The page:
© 2013

Existence as a Real Property

The Ontology of Meinongianism

  • A comprehensive introduction to the notion of existence – arguably, the most important concept of ontology and metaphysics

  • Introduces both mainstream and non-standard theories within the philosophical debate on existence

  • Adopts a meta-ontological viewpoint and develops an original neo-Meinongian theory


Part of the Synthese Library book series (SYLI, volume 356)

Table of contents

  1. Front Matter
    Pages i-xxi
  2. Existence as Logic

    1. Front Matter
      Pages 1-1
    2. Francesco Berto
      Pages 3-16
    3. Francesco Berto
      Pages 17-36
    4. Francesco Berto
      Pages 37-58
  3. Nonexistence

    1. Front Matter
      Pages 59-59
    2. Francesco Berto
      Pages 61-83
    3. Francesco Berto
      Pages 85-113
  4. Close Encounters (with Nonexistents) of the Third Kind

    1. Front Matter
      Pages 153-153
    2. Francesco Berto
      Pages 155-171
    3. Francesco Berto
      Pages 173-189
    4. Francesco Berto
      Pages 191-229
  5. Back Matter
    Pages 231-241

About this book


This profound exploration of one of the core notions of philosophy—the concept of existence itself—reviews, then counters (via Meinongian theory), the mainstream philosophical view running from Hume to Frege, Russell, and Quine, summarized thus by Kant: “Existence is not a predicate.” The initial section of the book presents a comprehensive introduction to, and critical evaluation of, this mainstream view. The author moves on to provide the first systematic survey of all the main Meinongian theories of existence, which, by contrast, reckon existence to be a real, full-fledged property of objects that some things possess, and others lack. As an influential addition to the research literature, the third part develops the most up-to-date neo-Meinongian theory called Modal Meinongianism, applies it to specific fields such as the ontology of fictional objects, and discusses its open problems, laying the groundwork for further research.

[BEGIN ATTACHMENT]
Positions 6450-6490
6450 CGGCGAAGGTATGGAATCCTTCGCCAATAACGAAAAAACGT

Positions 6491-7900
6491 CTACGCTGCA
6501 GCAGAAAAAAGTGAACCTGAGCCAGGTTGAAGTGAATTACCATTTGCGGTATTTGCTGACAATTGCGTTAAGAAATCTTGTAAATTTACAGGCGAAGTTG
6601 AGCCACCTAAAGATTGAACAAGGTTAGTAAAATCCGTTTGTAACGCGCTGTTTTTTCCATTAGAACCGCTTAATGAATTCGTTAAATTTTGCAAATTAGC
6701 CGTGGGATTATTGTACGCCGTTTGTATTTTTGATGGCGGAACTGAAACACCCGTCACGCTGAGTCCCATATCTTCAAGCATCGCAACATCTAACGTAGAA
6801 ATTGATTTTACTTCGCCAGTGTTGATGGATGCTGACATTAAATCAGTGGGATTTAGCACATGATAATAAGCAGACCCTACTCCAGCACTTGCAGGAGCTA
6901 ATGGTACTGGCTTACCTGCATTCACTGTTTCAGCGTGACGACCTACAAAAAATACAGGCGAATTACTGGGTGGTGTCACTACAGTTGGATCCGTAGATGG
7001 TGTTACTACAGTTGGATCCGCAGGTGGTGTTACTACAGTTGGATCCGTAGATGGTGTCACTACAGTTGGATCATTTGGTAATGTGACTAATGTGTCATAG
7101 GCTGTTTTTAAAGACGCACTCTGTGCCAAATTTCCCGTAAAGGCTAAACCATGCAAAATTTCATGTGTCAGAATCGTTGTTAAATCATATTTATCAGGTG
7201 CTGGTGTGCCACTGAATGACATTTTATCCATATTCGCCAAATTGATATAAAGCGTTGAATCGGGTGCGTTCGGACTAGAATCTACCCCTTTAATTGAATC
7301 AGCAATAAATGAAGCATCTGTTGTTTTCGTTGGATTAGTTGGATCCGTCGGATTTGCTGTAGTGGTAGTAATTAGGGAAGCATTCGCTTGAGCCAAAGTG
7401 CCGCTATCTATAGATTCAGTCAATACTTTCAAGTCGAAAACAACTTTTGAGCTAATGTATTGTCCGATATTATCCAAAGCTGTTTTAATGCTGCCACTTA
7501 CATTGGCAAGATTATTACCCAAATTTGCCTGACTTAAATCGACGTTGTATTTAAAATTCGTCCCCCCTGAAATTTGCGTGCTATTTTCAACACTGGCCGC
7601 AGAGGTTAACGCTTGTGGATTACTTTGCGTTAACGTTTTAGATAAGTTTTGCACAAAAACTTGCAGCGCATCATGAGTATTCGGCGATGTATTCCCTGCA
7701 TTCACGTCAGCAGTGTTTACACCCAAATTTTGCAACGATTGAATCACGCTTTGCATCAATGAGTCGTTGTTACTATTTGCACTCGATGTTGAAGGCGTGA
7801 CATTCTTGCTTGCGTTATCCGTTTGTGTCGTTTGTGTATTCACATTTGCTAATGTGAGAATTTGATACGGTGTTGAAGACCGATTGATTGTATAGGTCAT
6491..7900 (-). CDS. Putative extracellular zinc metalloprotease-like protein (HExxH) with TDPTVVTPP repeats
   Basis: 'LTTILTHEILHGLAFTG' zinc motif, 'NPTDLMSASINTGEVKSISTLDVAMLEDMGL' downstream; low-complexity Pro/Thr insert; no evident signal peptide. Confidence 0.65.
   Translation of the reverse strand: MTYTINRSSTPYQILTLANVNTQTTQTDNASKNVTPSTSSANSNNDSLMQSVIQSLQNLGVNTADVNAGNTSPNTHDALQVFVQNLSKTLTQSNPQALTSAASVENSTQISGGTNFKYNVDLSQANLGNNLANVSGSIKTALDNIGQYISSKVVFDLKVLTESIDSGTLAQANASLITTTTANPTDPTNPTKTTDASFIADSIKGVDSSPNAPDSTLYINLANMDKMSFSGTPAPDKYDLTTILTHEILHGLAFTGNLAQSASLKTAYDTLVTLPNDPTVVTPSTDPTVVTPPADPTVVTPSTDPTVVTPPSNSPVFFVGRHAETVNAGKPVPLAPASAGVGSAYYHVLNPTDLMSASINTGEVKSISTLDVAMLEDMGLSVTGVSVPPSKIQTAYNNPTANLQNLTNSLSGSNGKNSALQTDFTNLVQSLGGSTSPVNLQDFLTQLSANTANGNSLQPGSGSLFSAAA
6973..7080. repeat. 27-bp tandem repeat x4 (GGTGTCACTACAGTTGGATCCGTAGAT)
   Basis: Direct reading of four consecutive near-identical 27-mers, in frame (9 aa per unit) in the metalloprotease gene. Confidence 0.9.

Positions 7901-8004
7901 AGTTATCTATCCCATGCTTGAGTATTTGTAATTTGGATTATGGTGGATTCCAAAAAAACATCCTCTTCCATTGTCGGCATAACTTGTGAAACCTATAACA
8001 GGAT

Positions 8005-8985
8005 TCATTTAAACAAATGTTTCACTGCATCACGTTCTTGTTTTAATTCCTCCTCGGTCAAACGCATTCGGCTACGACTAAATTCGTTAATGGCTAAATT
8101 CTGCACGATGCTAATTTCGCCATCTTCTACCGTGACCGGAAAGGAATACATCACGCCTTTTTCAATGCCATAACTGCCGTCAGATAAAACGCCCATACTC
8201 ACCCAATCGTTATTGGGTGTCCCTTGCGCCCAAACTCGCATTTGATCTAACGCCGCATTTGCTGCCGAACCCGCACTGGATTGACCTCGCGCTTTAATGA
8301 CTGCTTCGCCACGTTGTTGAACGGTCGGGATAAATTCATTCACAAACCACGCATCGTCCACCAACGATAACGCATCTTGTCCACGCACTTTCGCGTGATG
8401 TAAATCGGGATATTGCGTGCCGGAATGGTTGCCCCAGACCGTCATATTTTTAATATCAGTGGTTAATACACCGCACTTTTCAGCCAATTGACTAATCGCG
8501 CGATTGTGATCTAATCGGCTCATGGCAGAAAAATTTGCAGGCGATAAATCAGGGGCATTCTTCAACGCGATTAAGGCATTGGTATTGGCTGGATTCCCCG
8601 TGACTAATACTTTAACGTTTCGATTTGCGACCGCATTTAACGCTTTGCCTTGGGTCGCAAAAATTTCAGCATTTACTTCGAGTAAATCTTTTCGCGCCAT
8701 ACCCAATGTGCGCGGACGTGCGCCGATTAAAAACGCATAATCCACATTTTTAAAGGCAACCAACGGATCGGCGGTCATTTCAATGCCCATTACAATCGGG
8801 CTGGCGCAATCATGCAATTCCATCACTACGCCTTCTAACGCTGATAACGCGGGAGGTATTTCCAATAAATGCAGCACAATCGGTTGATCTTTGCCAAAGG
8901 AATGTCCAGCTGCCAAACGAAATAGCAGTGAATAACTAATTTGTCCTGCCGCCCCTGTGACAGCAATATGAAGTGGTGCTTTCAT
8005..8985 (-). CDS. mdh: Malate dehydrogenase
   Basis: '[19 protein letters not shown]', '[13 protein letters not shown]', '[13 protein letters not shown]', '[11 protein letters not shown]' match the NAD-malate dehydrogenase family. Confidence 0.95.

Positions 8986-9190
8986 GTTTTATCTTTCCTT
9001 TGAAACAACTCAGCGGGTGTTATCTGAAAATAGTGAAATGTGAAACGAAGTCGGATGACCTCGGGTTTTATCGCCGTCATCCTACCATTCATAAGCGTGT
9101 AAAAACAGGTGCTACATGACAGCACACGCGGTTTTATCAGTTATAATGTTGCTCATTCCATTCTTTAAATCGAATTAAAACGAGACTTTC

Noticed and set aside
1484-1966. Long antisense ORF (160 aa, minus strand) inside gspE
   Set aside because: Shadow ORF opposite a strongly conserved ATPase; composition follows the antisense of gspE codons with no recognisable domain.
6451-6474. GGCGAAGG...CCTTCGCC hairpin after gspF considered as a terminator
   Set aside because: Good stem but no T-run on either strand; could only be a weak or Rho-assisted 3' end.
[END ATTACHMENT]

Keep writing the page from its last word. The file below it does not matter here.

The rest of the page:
In accordance with the latest trends in analytic ontology, the author prioritizes a meta-ontological viewpoint, adopting a dual definition of meta-ontology as the discourse on the meaning of being, and as the discourse on the tools and methods of ontological enquiry. This allows a balanced assessment of philosophical views on a cost-benefit basis, following multiple criteria for theory evaluation. Compelling and revealing, this new publication is a vital addition to contemporary philosophical ontology.


Analytic Ontology Existence Existence logic Existential Philosophy Fundamental Ontology Hume existence Impossible Worlds Kant existence Kripke existence Meinongian Meinongianism Meta-ontology Metaphysics Metaphysics ontology Modal Meinongianism Ontology Metaphysics Parmenides existence Philosophy Existence Philosophy of Quantification Plato existence Quine existence Russell existence

Authors and affiliations

  1. 1., Department of PhilosophyUniversity of AberdeenAberdeenUnited Kingdom

Bibliographic information


“This book is marvellous and unique in its content. The book will discuss one of the main notions in philosophy – the concept of existence. … this is an excellent book and I recommend it to your personal library if you are a graduate student and/or researcher working in ontology. It is written by one of the greatest authorities in the field and it is a complete work.” (Philosophy, Religion and Science, June, 2016)Concise yet comprehensive, Francesco Berto's study of Meinongian logic, semantics, and the object theory interpretation of existence, admirably covers the recent history and breaks new ground in its subject. Readable and well-researched, Berto's book provides an elegant field guide to basic concepts in Meinong scholarship, partnered with a phenomenologically motivated commitment to a referential domain of beingless alongside existent dynamic and abstract intended objects.

Dale Jacquette, Universität Bern

Institut für Philosophie

Berto’s book is a passionate defence of the old-fashioned yet for a long while discredited idea that existence is a first-order property that some individual possess while some others – past and future objects, intentional objects, fictional objects … - lack. Berto refreshens this idea by providing new intriguing arguments against its detractors and by developing what he calls Modal Meinongianism, a theory originally presented by Graham Priest. Noone interested in logico-semantical and ontological issues should refrain from carefully reading this book.

Alberto Voltolini

Department of Philosophy and Education Sciences, University of Turin